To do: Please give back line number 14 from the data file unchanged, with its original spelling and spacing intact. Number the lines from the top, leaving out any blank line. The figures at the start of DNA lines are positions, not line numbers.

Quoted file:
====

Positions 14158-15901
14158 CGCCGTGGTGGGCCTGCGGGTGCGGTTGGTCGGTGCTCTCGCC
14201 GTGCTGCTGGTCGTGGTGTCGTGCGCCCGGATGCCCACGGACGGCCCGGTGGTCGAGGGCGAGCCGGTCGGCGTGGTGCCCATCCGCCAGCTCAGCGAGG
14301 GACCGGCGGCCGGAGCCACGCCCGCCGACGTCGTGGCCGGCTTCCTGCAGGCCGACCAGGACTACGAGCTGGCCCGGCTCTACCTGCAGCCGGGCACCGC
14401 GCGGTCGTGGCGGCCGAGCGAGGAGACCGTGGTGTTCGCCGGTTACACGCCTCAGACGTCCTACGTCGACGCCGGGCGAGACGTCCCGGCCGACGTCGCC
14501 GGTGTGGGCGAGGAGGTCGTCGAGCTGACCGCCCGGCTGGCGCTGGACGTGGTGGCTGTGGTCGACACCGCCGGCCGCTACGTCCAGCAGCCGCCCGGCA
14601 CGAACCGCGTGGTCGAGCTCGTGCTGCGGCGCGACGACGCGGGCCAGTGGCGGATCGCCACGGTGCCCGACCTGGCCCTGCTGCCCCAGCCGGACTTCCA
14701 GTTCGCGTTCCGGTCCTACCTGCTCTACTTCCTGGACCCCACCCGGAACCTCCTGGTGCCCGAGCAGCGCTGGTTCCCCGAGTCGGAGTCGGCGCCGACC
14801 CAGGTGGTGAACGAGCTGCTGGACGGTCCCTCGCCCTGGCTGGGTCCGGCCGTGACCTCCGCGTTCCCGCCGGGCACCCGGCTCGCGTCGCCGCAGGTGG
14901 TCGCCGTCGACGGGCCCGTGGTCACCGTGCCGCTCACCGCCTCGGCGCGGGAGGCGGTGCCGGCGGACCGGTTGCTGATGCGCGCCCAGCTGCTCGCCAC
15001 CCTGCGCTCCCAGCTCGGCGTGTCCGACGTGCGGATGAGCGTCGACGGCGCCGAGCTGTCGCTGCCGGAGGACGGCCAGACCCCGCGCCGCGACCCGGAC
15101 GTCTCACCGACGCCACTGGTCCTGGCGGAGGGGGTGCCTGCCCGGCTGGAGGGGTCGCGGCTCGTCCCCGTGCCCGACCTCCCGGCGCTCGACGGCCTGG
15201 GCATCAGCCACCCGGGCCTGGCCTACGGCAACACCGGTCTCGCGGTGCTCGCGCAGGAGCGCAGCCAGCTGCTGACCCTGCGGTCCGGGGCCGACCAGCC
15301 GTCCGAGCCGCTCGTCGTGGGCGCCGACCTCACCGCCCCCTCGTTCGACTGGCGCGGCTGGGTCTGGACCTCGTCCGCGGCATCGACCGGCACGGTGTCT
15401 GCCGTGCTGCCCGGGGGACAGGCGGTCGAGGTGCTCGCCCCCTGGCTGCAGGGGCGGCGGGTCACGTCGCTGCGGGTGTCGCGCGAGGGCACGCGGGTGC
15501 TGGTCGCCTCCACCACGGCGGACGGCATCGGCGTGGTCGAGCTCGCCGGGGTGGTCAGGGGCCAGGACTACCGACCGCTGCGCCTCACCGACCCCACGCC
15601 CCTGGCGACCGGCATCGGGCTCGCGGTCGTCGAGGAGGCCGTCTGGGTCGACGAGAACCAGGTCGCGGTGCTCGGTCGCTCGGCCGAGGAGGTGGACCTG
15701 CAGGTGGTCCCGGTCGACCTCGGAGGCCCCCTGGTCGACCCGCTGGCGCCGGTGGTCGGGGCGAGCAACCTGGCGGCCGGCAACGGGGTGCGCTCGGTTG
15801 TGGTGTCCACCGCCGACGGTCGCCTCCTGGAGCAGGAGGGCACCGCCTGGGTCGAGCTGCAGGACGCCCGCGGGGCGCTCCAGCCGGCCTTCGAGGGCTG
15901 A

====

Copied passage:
15301 GTCCGAGCCGCTCGTCGTGGGCGCCGACCTCACCGCCCCCTCGTTCGACTGGCGCGGCTGGGTCTGGACCTCGTCCGCGGCATCGACCGGCACGGTGTCT